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Would you care for some integrated care in your fragmented health system? A participatory action research to improve integration between levels of care in a Belgian urban setting


JeanLuc Belche ,

Christiane Duchesnes,

Christian Darras,

André Crismer,

Jean Vandervennet,

Francis Monet,

Jean-Pierre Unger,

Didier Giet


Introduction: Coordination between levels of care is not facilitated in the Belgian health system. Indeed, patients have uninhibited access to every level of care, there is no gatekeeping system, and few structural coordination between levels of care. On one hand, the occurrence of more complex care situations in the ambulatory setting is enhancing the need for coordination while on the other hand, hospitals face financial constraints to provide care in the community.

Implementation: The aim of the research was to organize coordination between levels of care at the local level, in an urban setting. We used the “Local Health System” model (LHS) that aims at integrating hospital and primary care activities for a defined population at the local level. We chose the participatory action research (PAR) methodology and its spiral plan-do-study-act cycles, to ensure the participation and implementation of results by actors of the two levels of care.

Key findings: Activities and outputs of the 4-year PAR are presented tough the research is still running.

The first step of the research highlighted the interest that representatives of professionals (GP and hospital specialists) have for coordination between levels of care. It also revealed a lack of awareness regarding the role of respective work organizations and the difficulties to act as representatives.

A coordination platform between one hospital and local GP organizations was developed with technical and organizational support of researchers. Regular meetings of representatives were organized, without financial incentive or policy constraint.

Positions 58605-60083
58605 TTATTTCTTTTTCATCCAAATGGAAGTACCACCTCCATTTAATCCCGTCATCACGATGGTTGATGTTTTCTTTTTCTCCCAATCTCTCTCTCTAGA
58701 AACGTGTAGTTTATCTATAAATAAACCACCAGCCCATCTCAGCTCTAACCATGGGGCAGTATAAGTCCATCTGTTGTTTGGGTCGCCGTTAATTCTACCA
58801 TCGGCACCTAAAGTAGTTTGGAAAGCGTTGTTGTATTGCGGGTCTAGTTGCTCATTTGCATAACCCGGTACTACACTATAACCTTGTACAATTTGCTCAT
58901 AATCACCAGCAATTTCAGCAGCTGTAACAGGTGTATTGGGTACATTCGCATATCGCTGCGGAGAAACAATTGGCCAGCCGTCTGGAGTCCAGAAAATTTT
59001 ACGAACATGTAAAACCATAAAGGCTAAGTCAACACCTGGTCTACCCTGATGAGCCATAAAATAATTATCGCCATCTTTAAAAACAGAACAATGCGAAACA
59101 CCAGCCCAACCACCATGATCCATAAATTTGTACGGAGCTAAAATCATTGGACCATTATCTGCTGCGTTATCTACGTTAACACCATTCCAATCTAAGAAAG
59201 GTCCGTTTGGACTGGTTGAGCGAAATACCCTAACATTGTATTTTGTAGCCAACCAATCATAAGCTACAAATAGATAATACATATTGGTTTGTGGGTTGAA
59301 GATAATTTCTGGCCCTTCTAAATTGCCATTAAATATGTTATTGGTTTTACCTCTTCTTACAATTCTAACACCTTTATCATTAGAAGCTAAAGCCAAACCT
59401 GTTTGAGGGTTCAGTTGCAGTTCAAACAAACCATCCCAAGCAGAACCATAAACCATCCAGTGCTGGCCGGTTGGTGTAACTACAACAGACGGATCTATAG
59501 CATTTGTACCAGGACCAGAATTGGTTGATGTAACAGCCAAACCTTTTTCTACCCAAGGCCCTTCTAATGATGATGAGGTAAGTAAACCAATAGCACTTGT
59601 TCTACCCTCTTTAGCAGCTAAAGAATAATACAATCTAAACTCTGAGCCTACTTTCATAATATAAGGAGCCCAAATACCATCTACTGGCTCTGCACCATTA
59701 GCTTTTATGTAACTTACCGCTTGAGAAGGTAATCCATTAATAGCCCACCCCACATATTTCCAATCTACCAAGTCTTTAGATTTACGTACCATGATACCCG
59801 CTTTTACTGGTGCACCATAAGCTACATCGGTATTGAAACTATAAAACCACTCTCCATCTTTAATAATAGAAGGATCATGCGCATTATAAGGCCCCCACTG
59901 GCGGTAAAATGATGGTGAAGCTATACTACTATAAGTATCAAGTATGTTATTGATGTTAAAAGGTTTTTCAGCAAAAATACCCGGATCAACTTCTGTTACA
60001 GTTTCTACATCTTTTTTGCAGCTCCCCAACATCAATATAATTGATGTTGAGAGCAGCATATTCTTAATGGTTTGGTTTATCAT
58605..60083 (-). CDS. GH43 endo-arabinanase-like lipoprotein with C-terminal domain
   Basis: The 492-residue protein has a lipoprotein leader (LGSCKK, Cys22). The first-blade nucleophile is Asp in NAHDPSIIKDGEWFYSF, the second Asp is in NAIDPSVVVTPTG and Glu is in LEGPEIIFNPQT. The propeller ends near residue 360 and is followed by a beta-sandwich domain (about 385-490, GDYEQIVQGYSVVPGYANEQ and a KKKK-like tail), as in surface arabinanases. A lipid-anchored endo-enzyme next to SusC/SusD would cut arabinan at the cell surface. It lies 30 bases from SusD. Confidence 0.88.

The first and main activities were oriented toward explanations of the specific tasks and competencies of each levels of care. Practical improvements concerning coordination mechanisms were recorded such as transfer of information between levels of care, direct contacts between GP and specialists and definition of each other’s scope of action in routines for complex situations.

Improved integration between organizations also improved representation mechanisms and information flow within the organizations themselves.

Interest from neighboring hospitals grew and led to the emergence of other coordination platforms between levels of care in the same area, some centered on one hospital and others involving several hospitals around one disease.

Highlights: Our interventions filled an operational gap and as such, were supported by local actors, hospital and GP organizations. Some recent health policies were also identified as action-levers.

Our PAR suggests also that immaterial incentives and appropriate bottom-up organization may significantly improve local integration of care in the context of fragmented health system.

Currently the coordination platforms revolve around one hospital, according to specific organizational constraints of each institution and market-based organization of secondary care.

The coordination process remains doctor-centered and single-disease oriented, reproducing the current organization of care and the prevailing approach of chronic disease.

The inputs of researchers in the process emphasize the importance of raising participants’ awareness of organizational integration of care and supporting boundary spanners’ competences in integrating levels of care.

Conclusion: Our bottom-up approach proved multi-functional and cheap. Although time-consuming, it ensured adoption and sustainability of the process by the actors.

If policy support may help sustainability and transferability of LHS within health systems with weak integration between levels of care by fostering functional integration, the importance of voluntary adhesion and strategies design adapted to local characteristics proved essential.

How to Cite: Belche J, Duchesnes C, Darras C, Crismer A, Vandervennet J, Monet F, et al.. Would you care for some integrated care in your fragmented health system? A participatory action research to improve integration between levels of care in a Belgian urban setting. International Journal of Integrated Care. 2016;16(6):A73. DOI:
Published on 16 Dec 2016.


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